Michael: I might, when I can afford it - and when I've completely moved. That'll probably come before affording it; but yes, it's slightly more than an idle fantasy, although, as a fantasy, I've had the idea for some years now. I suppose there are lots of atolls I could visit, but this one is the only Australian one (as far as I know), which would probably make travel formalities easier (no passports, and so on), and probably the trip would be cheaper, too.

      Bivalia: It might be a very good idea for you to do that. It might turn out to be quite a spiritual experience for you.

      Michael: I've had immense difficulty writing that symphony The Spirit of the Atoll. Although at times it's been an obsession since the mid-1970s, I have managed to write no more than a few fragments, some of which are quite good, but still just fragments. I think the problem is that the atmosphere of the atoll I have in mind, and therefore the atmosphere of the music, is so wonderful, almost other-worldly, that any music I manage to produce in reality just pales beside the splendid vision.

      Bivalia: Yes, I think that splendid vision has you flummoxed a little. It might be a good idea to consider just writing more of the music, doing it as well as you can, of course, but suspending judgement until later, after you've produced more substantial amounts of music. It may mean you have to discard more extended passages if they are not right, and that might seem like a waste of time; but it may be the only way. Creating something great like this is not always easy, and can even be agonizing. It is no reflection on you as a composer: it is well-known what agonies Beethoven went through to produce some of the most wonderful music your world has yet seen, how many times he had to revise and rewrite passages, sometimes to finally adopt the first version he wrote.

      Michael: The symphony became an obsession in the 1970s. I don't remember the precise thing that made me decide to write it, but something prompted it, and it quite quickly grew into a wonderful vision I wanted to express in music. Although I had only an atoll in general in mind, not any particular one, the mental image of that atoll almost grew into a real place, and seemed to have its own special atmosphere. I sometimes feel that image has faded a little, but I have tried to hold onto it. But I have to say some of the music I've written seems so mediocre I think it is unlikely I will use it. And when I compose something mediocre, I usually don't continue with it, because I lose interest.
      Anyway, I think I'll have to finish once more; this has been about twice as long as I thought it would be (I thought it would be a quick session), and, before I know it, it's getting to be the time I really must retire. I think I've pretty well said anything I wanted to say. Thanks for coming once again.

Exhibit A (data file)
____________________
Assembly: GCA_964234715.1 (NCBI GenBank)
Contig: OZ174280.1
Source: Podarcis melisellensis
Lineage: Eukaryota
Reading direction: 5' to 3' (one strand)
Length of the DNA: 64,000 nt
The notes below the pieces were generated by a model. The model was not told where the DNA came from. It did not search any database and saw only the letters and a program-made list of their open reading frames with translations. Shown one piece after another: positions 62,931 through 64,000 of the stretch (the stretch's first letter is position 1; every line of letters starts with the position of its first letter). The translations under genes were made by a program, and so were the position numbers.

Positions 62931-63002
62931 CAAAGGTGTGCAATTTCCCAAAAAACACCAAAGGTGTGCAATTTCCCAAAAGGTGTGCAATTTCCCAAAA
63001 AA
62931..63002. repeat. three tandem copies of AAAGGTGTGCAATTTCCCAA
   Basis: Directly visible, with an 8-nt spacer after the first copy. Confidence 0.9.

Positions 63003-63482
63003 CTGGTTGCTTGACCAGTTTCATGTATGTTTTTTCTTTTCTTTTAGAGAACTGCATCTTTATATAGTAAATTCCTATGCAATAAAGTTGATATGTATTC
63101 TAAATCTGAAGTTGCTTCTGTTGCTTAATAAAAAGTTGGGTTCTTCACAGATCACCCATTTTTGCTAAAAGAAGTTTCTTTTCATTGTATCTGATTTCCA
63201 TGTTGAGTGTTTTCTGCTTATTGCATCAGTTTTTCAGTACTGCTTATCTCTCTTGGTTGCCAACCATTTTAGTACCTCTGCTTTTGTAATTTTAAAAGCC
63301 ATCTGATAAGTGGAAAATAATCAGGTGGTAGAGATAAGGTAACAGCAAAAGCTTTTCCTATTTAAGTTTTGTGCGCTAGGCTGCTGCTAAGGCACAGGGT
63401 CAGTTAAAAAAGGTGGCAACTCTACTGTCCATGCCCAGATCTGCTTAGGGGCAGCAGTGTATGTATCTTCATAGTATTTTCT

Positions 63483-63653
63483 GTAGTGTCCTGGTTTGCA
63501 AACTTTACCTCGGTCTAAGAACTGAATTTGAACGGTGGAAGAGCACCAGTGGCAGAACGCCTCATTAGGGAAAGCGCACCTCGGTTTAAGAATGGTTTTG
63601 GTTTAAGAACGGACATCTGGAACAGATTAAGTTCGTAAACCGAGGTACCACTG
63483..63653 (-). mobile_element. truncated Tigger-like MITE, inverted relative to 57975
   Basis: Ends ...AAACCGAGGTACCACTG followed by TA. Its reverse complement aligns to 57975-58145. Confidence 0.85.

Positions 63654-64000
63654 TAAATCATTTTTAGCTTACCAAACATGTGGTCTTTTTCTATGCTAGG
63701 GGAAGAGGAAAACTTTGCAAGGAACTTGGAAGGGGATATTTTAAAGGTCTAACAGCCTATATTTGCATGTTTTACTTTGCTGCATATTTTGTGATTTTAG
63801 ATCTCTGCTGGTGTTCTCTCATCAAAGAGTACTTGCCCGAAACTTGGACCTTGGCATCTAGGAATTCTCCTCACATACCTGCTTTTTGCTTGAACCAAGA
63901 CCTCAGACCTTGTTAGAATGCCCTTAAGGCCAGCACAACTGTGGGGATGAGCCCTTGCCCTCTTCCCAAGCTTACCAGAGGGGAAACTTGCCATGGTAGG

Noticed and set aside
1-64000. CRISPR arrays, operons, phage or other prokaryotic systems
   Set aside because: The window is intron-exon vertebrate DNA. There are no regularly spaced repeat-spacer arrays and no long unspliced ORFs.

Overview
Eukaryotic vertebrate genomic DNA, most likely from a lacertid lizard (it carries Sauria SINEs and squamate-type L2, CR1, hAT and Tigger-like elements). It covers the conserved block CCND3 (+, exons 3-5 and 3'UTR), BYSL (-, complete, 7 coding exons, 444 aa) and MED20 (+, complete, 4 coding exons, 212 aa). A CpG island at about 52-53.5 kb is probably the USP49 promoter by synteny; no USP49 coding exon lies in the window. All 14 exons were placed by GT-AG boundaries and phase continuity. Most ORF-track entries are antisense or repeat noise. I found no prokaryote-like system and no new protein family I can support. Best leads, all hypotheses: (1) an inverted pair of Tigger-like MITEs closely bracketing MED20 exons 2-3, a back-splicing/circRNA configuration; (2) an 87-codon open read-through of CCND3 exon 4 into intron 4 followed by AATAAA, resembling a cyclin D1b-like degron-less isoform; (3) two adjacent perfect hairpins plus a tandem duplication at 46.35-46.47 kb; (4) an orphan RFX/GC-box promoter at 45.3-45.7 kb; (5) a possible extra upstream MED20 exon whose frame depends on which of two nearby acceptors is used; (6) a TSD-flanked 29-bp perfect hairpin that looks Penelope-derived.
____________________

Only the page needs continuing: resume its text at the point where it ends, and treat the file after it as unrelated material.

Bivalia: My pleasure; and thank you for giving me the pleasure of your company and your thoughts and feelings. This is the kind of stuff out of which we build our relationship and get to know each other better, and that has an importance that goes beyond whether the actual topics we discuss are important in themselves or not. But I think they often do have their own importance, anyway.

      Michael: I guess I think so, too, or else I wouldn't write dialogues about them. I think something has to be important for one to go to the bother of writing extensive dialogues about them. That physical effort will probably always act against me sharing totally frivolous stuff with you in writing, even though you've occasionally urged me to try this.
      But I think I enjoyed writing about atolls and about the bowls pieces than that stuff about what critics think of my spiritual outlook. I seem to enjoy the "feel-good" stuff, the sense-of-wonder stuff, more than some of the heavier religious stuff.

      Bivalia: I can see that from the way you write. Your own thoughts come more easily when you are more interested, and I think you even channel me better at such times.

      Michael: Anyway, I must leave this now. Good night.

      Bivalia: Good night, Michael. My love is with you always.


[a] Tuesday, 26 March, 2002 - "Bivalia:":
      See the first
note at the end of the dialogue for Monday, 13 June, 1994, for the meaning of the name "Bivalia", and why I adopted it in these dialogues as the name for my Higher Self. [Back]